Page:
nytheatre.com review by Nat Cassidy
March 10, 2012
“I am not a maid; I have a noble soul!” wails the feverish serving woman to an imagined accuser, diverting her attention from the corpse lying akimbo nearby.
Jean Genet’s The Maids is a desperate, manic, often nasty affair served predictably well by Red Bull Theater. I know “predictably” is hardly the epithet one lusts after for press pulls, but it should come as no surprise to anyone familiar with Red Bull that they once again come through with an admirably assured, relevant, and dynamic production. After all, their remarkable consistency has earned them a reputation as one of the most exciting classical theaters in New York.
That being said, it was a delight to see them tackle a more contemporary script this time around—and though their productions have heretofore been of a distinctly more Jacobean fashion, Genet feels like a natural choice. His tale of two serving women who conspire to murder their mistress attains the poetic sturm und drang of any thundering Middletonian revenge drama—modern or not, it’s distinctly heightened; and while it toes the line with melodrama, this production grounds the script with a trio of palpably real performances.
Genet’s script dates from 1947 (inspired by true events that occurred in 1933) and is of a family with plays like Strindberg’s Dance of Death and Albee’s Who’s Afraid of Virginia Woolf: dramas in which a game is played between two desperate characters that blurs the lines between identity and escape, and poisoned-tipped barbs hit with increasing vigor as the inescapability of reality affirms itself. Of course, one need be neither psychologist nor historian to find fascinating and revealing reverberations in this story about violation, power, roleplay, fatalism, and existential horror produced in a country not three years removed from its Nazi occupation, but it speaks to the power of Genet’s work that The Maids achieves a universality that transcends its context (however fertile). This is difficult stuff—and hallucinatory at times—so its accessibility is doubly impressive given the darkness it plumbs.
Jesse Berger’s direction is fluid and engaging, never letting the pace flag. Dane Laffrey’s set, a gorgeous life-sized diorama around which the audience sits like literal flies on the wall, is a work of art, and Berger’s navigation thereupon (no easy task considering the potential sightline obstructions at work) is most skillful. Sara Jean Tosetti’s costumes and Morgan Fox’s props are perfectly opulent and lush, making remarkably clear the world in which our titular heroines are losing their minds. And the sound and lights, designed by Brandon Wolcott and Peter West, respectively, are expertly subtle.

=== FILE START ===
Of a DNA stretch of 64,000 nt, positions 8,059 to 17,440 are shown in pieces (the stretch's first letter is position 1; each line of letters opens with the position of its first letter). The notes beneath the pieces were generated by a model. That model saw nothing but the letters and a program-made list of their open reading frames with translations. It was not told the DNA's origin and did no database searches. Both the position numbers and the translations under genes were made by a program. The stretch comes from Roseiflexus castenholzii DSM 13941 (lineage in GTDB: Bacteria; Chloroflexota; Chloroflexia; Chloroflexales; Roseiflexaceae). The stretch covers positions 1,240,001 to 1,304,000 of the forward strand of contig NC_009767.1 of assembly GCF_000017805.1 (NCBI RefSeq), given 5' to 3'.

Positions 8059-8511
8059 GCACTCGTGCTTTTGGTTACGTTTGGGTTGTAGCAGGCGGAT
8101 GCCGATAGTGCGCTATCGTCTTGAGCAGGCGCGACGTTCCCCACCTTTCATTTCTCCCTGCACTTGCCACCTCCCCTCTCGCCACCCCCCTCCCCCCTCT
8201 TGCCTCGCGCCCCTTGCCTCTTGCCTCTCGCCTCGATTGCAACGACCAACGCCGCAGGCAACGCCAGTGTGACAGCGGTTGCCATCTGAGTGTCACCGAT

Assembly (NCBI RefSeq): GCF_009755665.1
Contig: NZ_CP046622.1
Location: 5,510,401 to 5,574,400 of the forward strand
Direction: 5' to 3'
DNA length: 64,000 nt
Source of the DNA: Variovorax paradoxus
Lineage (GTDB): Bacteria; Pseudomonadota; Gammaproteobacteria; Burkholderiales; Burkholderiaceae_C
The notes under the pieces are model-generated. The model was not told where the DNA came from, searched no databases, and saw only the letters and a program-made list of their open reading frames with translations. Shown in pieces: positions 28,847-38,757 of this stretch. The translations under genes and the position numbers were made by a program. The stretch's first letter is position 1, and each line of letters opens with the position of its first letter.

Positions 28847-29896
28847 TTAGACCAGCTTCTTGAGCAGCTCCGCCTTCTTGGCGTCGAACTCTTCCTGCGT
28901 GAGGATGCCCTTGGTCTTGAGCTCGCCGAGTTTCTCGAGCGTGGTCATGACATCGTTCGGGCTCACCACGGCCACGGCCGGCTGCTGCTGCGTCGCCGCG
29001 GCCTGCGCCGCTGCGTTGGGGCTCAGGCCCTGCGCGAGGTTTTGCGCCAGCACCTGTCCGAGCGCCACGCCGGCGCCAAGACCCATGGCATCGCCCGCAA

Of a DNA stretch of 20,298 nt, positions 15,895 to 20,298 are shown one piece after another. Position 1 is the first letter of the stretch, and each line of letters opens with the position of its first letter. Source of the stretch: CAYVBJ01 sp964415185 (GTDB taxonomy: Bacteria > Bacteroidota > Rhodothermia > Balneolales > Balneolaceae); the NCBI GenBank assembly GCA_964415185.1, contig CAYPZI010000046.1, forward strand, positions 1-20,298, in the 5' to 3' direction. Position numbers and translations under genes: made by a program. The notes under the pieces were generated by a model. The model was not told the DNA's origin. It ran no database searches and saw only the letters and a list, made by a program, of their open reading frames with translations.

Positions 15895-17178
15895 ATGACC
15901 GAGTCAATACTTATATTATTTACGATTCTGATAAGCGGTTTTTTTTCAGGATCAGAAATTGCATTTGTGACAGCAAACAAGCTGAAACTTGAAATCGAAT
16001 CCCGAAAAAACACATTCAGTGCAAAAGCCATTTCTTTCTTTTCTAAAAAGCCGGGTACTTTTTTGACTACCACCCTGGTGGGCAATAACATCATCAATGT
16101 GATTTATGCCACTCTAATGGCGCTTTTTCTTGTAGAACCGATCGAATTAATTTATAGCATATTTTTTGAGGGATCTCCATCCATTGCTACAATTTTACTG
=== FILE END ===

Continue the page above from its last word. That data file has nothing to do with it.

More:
The cast of three is a remarkable ensemble. J. Smith-Cameron is marvelous as Madame, striking just the right balance between solipsism and genuine (albeit condescending) interest in her servants, all while giving us a very tangible sense of a deep sadness. Ana Reeder gives us a conflicted Solange, struggling to appear as moored as possible. Her role is the most oblique of the three, which led to occasional moments wherein I felt somewhat distant, but whether or not that’s an asset to the performance admittedly depends on how you interpret her character—my companion connected to her in part because of the same reasons I felt inclined to nitpick. And Reeder ably shoulders Solange’s rantings as the play nears its conclusion.
However, Jeanine Serralles’ turn as Clair is a remarkable feat. Ricocheting between fragility and towering passion, frightening in her intensity, in her self-loathing, in her need to escape, Serralles sounds every note in her impressively dynamic instrument, yet it never feels like she’s overdoing it, and she gives Genet’s dense language stunningly natural life.
Those either expecting or dreading an Occupy-ish rant piece against the 1% can rest easy—this is hardly a piece about class warfare (nor is it some Tarantino-esque spin on The Help, as some adverts might make you believe). The Maids is first and foremost a giddy descent into two women’s destabilizing unhappiness and Red Bull Theater does this modern classic proud by dutifully following them into the abyss.